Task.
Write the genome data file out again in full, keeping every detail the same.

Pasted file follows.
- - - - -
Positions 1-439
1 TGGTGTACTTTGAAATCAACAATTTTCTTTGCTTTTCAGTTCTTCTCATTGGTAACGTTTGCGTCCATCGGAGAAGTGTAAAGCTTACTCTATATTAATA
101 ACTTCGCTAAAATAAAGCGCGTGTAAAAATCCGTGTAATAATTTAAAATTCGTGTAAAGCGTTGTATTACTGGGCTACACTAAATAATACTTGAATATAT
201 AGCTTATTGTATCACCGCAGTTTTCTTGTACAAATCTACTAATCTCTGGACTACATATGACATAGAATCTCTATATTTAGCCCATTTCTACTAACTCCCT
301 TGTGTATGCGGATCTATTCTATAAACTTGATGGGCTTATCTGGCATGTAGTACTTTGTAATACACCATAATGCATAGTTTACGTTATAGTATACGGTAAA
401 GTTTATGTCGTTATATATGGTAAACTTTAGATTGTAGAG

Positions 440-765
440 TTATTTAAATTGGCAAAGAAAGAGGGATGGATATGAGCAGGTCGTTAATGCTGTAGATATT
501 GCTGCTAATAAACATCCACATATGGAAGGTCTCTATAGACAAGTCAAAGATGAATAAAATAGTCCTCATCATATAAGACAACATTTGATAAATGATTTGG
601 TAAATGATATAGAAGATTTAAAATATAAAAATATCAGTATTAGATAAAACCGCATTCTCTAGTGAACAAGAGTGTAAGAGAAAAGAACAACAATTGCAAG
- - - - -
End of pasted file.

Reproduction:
Positions 1-439
1 TGGTGTACTTTGAAATCAACAATTTTCTTTGCTTTTCAGTTCTTCTCATTGGTAACGTTTGCGTCCATCGGAGAAGTGTAAAGCTTACTCTATATTAATA
101 ACTTCGCTAAAATAAAGCGCGTGTAAAAATCCGTGTAATAATTTAAAATTCGTGTAAAGCGTTGTATTACTGGGCTACACTAAATAATACTTGAATATAT
201 AGCTTATTGTATCACCGCAGTTTTCTTGTACAAATCTACTAATCTCTGGACTACATATGACATAGAATCTCTATATTTAGCCCATTTCTACTAACTCCCT
301 TGTGTATGCGGATCTATTCTATAAACTTGATGGGCTTATCTGGCATGTAGTACTTTGTAATACACCATAATGCATAGTTTACGTTATAGTATACGGTAAA
401 GTTTATGTCGTTATATATGGTAAACTTTAGATTGTAGAG

Positions 440-765
440 TTATTTAAATTGGCAAAGAAAGAGGGATGGATATGAGCAGGTCGTTAATGCTGTAGATATT
501 GCTGCTAATAAACATCCACATATGGAAGGTCTCTATAGACAAGTCAAAGATGAATAAAATAGTCCTCATCATATAAGACAACATTTGATAAATGATTTGG
601 TAAATGATATAGAAGATTTAAAATATAAAAATATCAGTATTAGATAAAACCGCATTCTCTAGTGAACAAGAGTGTAAGAGAAAAGAACAACAATTGCAAG